Am I overlooking the risk?

Discussion in 'Options' started by trader0303, Mar 23, 2012.

  1. I'm new to trading options, and I've been doing a strategy for the past few months that's given me some success. I don't see much risk, and it seem like it's "too easy", which is why I think I'm overlooking something.

    I sell a put below current stock price, and sell a call above current stock price...basically betting that the stock will stay between these two prices, and both options will expire worthless.

    My way of managing the trade day to day is that if the stock price falls below where I sold the put, I short the stock (at the put price) until it goes back into my "range" when I then cover.

    Inversely, if the stock price goes above my call price, I go long on the stock. If it goes back below my call price, I sell the stock.

    If it's out of my range at expiration, my owned stock will get called away, or my short stock will be covered since the put I sold is in the money.

    I always have the cash in my account to cover the need to either buy the underlying stock, or short the stock. And, of course there is overnight gap risk which I'm exposed to, but am I missing anything else?

  2. What happens if the stock announces after hours big news and its up 30% the next day opening?

    The naked call is SUPER dangerous.

    I would not do that.
  3. magicz


    too high maintenance on this type of position unless you're trading 1-2 standard deviation away. if you are closer to the money on high beta stock gaping or fast moving market will kill you.

  4. I do see your point, and it's a good one. What if I were to only use index ETFs? I've been doing strategy with CLF, and some large cap blue chips trying to minimize the overnight gap risk on news.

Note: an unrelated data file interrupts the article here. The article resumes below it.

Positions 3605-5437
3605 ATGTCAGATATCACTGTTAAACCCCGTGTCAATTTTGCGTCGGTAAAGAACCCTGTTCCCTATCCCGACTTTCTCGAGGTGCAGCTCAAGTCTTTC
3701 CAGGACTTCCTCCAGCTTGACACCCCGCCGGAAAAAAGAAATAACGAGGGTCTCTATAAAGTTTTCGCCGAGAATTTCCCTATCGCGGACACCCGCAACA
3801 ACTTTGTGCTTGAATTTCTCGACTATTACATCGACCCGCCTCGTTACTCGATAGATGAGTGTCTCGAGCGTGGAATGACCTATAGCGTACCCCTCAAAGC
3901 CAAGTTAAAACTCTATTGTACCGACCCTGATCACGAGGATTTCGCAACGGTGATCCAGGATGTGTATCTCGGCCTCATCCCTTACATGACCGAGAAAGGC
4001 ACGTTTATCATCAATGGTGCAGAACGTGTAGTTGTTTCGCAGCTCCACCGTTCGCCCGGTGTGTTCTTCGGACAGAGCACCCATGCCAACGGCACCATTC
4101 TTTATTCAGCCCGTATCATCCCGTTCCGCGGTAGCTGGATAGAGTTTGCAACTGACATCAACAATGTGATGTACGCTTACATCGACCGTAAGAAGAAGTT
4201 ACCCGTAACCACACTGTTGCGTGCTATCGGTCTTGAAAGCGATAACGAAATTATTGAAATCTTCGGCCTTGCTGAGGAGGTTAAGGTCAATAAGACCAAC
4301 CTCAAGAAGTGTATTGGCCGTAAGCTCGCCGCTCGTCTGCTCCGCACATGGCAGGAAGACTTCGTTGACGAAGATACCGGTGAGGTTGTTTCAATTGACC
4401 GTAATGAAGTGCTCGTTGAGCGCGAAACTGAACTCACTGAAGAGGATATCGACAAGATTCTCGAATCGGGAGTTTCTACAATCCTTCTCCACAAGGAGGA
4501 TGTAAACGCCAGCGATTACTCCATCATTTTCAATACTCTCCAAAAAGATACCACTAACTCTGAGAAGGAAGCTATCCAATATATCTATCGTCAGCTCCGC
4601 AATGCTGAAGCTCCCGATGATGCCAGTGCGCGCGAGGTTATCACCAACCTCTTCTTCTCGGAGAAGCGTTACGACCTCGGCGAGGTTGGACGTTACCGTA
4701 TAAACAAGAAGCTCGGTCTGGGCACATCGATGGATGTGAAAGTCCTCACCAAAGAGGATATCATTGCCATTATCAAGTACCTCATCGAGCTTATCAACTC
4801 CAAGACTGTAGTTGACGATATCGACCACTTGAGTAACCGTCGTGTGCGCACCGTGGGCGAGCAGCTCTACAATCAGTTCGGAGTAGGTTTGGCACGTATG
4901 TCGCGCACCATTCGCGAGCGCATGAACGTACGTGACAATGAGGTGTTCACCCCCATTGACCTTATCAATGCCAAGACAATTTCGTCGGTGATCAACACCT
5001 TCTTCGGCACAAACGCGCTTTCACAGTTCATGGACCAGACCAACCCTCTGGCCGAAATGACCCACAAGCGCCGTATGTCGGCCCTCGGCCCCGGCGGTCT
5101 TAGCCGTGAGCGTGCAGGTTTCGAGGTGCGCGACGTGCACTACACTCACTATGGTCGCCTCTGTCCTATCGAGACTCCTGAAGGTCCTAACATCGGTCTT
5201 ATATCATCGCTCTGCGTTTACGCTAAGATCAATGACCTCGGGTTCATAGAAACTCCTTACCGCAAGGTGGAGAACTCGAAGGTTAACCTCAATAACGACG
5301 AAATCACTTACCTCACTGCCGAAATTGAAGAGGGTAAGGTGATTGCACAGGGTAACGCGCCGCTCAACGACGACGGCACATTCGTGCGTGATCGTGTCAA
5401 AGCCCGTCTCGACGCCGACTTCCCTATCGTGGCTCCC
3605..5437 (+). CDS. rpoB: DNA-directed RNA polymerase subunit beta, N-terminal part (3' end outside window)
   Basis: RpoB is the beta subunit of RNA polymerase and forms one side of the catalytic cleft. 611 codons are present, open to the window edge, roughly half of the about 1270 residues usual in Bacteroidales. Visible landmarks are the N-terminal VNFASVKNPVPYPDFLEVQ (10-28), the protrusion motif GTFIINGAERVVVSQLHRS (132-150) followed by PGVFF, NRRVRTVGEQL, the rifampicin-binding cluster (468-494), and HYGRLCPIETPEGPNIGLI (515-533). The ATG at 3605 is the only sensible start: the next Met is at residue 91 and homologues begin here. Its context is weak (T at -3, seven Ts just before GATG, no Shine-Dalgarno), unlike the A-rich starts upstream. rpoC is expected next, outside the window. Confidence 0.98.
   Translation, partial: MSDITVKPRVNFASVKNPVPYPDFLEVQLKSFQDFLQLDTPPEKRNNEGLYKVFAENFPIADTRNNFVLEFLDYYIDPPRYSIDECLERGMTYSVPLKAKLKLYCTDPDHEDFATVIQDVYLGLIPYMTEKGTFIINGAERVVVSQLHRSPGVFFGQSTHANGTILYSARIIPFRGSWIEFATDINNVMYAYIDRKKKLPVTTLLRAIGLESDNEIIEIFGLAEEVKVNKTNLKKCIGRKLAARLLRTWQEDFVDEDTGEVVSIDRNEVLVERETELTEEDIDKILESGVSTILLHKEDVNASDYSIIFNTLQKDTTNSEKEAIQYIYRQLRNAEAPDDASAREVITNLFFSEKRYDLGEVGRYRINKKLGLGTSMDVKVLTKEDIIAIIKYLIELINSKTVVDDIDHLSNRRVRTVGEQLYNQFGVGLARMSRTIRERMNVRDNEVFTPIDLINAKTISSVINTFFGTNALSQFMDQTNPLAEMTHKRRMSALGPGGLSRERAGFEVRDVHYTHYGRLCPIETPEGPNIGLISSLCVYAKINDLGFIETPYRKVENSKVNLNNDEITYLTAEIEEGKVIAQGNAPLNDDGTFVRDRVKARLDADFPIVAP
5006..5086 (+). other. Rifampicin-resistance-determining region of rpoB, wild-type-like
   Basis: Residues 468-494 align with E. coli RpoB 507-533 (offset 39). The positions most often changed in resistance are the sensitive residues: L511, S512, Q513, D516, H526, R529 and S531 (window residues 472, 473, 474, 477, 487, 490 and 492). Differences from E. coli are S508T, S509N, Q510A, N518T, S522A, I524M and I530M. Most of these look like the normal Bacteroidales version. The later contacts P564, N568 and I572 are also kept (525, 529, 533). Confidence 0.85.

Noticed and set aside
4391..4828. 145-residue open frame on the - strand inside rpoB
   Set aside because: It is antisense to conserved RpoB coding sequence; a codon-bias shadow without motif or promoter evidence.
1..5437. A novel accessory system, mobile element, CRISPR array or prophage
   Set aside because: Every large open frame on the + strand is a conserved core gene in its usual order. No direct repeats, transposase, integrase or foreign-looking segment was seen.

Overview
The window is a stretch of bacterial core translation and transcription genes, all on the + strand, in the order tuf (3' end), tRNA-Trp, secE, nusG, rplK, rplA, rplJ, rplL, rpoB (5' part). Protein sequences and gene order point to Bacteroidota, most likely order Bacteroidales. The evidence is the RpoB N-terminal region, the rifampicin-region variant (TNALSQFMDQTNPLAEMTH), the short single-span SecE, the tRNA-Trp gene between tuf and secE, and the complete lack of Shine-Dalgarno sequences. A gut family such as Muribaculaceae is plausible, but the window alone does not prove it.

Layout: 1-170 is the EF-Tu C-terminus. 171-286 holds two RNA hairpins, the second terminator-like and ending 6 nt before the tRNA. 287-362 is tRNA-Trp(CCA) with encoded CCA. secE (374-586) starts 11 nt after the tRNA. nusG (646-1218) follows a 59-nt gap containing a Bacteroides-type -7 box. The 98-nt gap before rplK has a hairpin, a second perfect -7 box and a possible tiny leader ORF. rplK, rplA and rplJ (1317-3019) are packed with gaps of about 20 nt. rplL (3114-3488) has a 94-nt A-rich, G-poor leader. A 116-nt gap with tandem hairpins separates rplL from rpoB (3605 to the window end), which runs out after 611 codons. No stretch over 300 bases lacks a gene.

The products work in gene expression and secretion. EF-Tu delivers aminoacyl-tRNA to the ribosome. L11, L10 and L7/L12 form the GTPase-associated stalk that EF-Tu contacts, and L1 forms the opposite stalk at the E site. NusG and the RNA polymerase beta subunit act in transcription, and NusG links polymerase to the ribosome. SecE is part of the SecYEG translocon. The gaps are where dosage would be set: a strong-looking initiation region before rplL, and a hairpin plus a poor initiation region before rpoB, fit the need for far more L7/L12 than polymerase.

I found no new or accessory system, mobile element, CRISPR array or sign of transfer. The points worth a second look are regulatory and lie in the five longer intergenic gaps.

5. Well the one I just opened is with CLF. I sold calls at $75, and puts at $65. Stock is at $70. So, pretty far out of the money.
  6. spindr0


    It's a nice way to rack up some trading losses.
  7. You would be wise to allow for a scenario whereby the options get "pumped up" without any movement in the underlying stock. There can be some type of pending news whereby the "big money" is trading the options and not the stock. It can happen......often. :eek: :D :eek:
  8. So you systematically short strangles and then delta-hedge only when you cross the strike? That's a recipe to get properly chopped every which way...
  9. Yes if it enters and exits my "range" often, I can rack up trading losses, but
    I get a "buffer" for my trading losses by the premium I collect from selling the options.

    Okay so the overnight gap up risk can be large I'm seeing. Therein lies the risk.
  10. The big risk is the "black swan" event either up or down. But, for those warning against you also never hold an equity long overnight without a protective option? What if the stock opens 50% lower?

    I'm not saying my plan is without risk...I just felt that the risk was lower since I'm watching my positions all day, even with the "unlimited" risk of the stock opening up well above my range.
    #10     Mar 23, 2012